on the green couch, inhaling,
exhaling, surrounded by the guardians,
timelessly adrift in their smiling embrace . . .

I sit before you, watching you as you sleep.
The heart’s true satisfaction – it is always here.

We’ve swung through doors, we’ve met again.
Nothing has changed, yet everything is new.

These forms we’ve assumed for the Dance du Jour
will peel away at our merest touch, revealing
the secret the guardians keep, the one
that keeps them always smiling.

All quest for confirmation spontaneously abandoned,
you’ve effortlessly reclined to vanish into yourself,
while the Traceless sits awake, aware.

Any space between us – just some old idea.

You, leaning slightly off balance, the newspaper
gently clutched in your hands made of Light –

Ah, when I am touched by your hand,
touched by your hand . . .

There is a white candle
I lit on the table before you.

I am that burning, at the tip of that flame
I touch you, where the seen and unseen interpenetrate.

Dishes done, kitchen swept while you nap,
and now you slowly open your eyes,
you look up, smiling like dawn,
like sunrise in Paradise:

we say “I love You”
at just the same time —

we always tell each other the Truth.


Exquisite One, I am a dead man.

I have come through that door to be with you,
to fall and break again with you upon the long sky
of our own flashing light, this pouring paramatman light,
streaming down to lift the forms of light we are
into a luminosity so vast, so unbounded in its beauty,
that we have no choice, taken by the pull of our own light,
loving it, lifted out of words and what they can’t say,
still saying it, over and over and over again —

my Love, my Love!

Your light is that kind of medicine,
elegantly trickled into a dead man’s mouth:

this dusty corpse yawns and stretches,
rises up with mouth billowing yellow marigolds,
swirled round in desire’s dance, drunk deep of desire,
desire at last exceeded by itself in the wheeling roundness
of its own momentum, tuned so tautly now, trembling
on the threshold of itself till something serenely
slides into itself, vastness impregnating itself
with sheer delight, with Yes to Yes,
nothing less, not even this.


Exquisite One, although the city sleeps,
this eternal sobhet continues.

Those only know, whom She lets know.

We’ve cast off the stupor of knowing’s burden
with a grateful sigh — all past stories rendered obsolete,
the impartial gears of this compassionate totality
softly crushing into languorous synch, a wink,
a dare, a destiny duet on pink-pillowed dawn,
and in the near distance, twin peacocks’
sudden thrilling cries of


echo throughout this palace of ashes
we’ve made of ourselves in our sublime incineration.

Ashes won’t return to tinder, nor we go back to sleep.

The rippling notes from the peacocks’ throats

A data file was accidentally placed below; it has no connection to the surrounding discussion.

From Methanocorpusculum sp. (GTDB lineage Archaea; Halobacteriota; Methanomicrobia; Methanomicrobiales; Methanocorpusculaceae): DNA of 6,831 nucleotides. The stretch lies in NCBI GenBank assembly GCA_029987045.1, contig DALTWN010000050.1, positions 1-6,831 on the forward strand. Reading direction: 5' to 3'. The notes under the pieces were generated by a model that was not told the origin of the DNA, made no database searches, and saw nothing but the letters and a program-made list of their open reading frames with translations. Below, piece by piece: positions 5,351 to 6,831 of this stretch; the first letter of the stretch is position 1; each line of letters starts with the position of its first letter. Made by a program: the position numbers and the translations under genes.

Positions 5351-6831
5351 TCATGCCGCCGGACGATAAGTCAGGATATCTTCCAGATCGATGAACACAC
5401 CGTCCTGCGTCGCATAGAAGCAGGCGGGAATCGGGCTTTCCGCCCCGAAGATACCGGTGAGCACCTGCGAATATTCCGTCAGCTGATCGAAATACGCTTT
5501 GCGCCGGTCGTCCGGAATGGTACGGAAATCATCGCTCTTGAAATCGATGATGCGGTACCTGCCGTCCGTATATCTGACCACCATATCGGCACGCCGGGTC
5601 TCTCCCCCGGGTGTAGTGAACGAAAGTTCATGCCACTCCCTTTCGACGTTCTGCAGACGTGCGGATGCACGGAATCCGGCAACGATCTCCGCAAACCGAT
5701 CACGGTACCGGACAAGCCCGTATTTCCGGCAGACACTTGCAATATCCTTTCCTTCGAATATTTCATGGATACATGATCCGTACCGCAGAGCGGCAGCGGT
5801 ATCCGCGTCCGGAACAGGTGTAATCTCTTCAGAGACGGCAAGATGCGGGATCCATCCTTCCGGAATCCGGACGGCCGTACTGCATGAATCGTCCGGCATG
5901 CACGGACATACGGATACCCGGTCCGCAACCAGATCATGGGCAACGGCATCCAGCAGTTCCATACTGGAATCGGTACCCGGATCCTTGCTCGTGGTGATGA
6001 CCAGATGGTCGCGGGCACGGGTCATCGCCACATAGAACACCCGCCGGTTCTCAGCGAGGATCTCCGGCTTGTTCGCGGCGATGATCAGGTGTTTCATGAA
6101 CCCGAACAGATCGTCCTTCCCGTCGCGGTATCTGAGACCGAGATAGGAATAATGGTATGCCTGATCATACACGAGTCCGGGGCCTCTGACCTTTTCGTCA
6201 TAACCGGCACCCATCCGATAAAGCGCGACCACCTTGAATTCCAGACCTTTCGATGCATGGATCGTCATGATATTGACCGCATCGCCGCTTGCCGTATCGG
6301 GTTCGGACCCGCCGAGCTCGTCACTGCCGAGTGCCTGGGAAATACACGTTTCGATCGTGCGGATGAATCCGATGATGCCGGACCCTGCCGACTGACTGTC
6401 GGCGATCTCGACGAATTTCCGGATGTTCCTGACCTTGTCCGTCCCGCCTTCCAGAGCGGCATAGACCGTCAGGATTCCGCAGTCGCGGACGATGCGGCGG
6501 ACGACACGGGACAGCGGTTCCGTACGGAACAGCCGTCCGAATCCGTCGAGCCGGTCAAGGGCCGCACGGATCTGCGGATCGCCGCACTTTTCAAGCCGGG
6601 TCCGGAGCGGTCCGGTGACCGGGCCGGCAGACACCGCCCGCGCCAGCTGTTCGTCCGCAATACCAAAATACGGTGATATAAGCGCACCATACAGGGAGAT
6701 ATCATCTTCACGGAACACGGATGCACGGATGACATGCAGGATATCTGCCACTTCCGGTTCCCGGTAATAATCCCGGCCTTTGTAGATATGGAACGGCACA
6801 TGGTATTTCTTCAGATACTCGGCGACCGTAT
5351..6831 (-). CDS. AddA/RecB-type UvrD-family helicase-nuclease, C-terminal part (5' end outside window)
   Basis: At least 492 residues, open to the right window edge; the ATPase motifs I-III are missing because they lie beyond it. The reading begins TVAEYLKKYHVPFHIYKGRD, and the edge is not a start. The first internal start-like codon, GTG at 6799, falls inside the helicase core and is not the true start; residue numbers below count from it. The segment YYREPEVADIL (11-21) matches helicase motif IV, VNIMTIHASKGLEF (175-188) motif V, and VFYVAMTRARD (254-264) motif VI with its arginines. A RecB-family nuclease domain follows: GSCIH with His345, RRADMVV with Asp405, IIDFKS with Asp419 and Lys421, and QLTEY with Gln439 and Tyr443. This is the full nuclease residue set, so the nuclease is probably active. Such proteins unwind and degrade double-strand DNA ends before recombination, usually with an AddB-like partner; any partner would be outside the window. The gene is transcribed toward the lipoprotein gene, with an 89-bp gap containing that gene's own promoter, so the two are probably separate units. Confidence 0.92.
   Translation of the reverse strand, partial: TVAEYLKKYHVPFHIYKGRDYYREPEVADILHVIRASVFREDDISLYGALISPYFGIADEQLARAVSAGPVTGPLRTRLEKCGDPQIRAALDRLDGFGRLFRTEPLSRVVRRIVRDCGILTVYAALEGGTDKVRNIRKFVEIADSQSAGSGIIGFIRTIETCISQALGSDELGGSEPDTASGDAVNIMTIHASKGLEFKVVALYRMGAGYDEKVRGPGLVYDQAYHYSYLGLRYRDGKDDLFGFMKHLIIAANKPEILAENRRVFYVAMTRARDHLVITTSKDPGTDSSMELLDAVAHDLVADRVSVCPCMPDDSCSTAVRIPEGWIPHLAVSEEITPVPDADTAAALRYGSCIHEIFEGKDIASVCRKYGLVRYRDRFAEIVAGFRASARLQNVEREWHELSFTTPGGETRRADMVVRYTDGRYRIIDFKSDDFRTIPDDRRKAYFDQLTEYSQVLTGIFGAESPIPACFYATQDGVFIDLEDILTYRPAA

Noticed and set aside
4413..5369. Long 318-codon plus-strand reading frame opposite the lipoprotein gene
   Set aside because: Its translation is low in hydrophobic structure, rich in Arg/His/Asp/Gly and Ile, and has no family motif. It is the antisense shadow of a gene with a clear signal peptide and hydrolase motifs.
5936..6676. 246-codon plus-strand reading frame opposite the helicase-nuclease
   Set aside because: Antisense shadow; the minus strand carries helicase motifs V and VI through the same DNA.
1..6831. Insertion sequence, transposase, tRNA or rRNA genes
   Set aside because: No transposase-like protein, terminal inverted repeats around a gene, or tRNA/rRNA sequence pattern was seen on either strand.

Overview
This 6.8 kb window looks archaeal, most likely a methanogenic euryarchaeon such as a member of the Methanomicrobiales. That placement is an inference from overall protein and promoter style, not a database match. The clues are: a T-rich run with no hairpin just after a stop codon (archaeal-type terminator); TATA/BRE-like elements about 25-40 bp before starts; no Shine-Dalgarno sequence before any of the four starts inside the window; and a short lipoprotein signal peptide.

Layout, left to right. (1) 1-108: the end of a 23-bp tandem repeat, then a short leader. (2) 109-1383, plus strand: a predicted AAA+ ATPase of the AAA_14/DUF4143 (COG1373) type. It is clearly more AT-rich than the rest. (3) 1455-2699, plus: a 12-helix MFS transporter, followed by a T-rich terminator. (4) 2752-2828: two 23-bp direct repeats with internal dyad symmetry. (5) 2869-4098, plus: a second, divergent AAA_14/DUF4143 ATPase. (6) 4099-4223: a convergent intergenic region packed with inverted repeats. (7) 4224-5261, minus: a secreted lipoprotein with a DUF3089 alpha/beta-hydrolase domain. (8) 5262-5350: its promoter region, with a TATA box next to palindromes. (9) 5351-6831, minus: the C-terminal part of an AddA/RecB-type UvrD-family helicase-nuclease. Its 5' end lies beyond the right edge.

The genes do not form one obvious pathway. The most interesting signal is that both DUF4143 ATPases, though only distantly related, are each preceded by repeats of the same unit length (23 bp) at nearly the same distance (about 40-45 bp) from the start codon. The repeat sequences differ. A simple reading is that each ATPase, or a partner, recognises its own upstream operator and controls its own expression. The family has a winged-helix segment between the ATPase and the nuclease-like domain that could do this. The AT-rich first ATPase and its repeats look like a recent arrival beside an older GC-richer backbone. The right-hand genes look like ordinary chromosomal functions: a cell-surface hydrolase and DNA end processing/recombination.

waken heaven and earth with pure joy.


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They had been gone for centuries,
only to return to the same sorrow.

It was still a time of war.

The ancient blood lust had not abated,
it had only become more sophisticated.

The incessant slaughter — would it ever finally end,
or would it merely re-cycle itself perpetually?

Regardless of time, place, or nationality,
the eyes of the dead are always the same.

Oh, the uniforms were different now, sleeker,
the locations of the battlefields had changed,
yet it was the same war, always the same war.

Even from within the womb they already knew it —
there is a mysterious network which connects
all the children that are waiting to be born.

They prepare each other somehow for what lies ahead,
and now at birth, rather than the customary cry,
they could only sigh. It seemed a weary sigh.

War — would this self-inflicted wound ever heal?
What would it take to halt the carnage?

Apparently, not enough people were willing
to stop, to refuse, to resist just yet.

All were preoccupied waging their own internal wars
and lacked the courage or free attention to stand up
and shout a loud “No!” to the war machine.

There was simply too much fear for that.
This is a land that is ruled by fear.

Fear is churned out like mothers’ milk
and fed directly to the young so that they will
not question when they’ve grown a little older
and are called away to the ceaseless war.

If war is all they have ever known,
could they imagine a time without it?

The controllers had fashioned an economy
which depended on the business of war –
“The struggle will make us great again!”
read the billboards and omnipresent posters.

Yes, there was profit to be gleaned from the demand
for better weapons, smarter bombs, higher walls
to hide behind and feel secure.

Everyone wanted to feel safe and secure.
Everyone sought their own profits.

For the war to be continuously pursued, a steady stream
of enemies needed to be designated and then condemned.

The threat must always appear real and imminent,
there must be little doubt that the fear people felt
was appropriate: the cunning enemy could attack
at any time, our women taken, our children enslaved,
our 500 television channels reduced to just one!

Some — a few — wondered if the war would ever end.
Their sleep was restless, their dreams filled with conflict.
They awoke exhausted, haunted by a free-floating dread.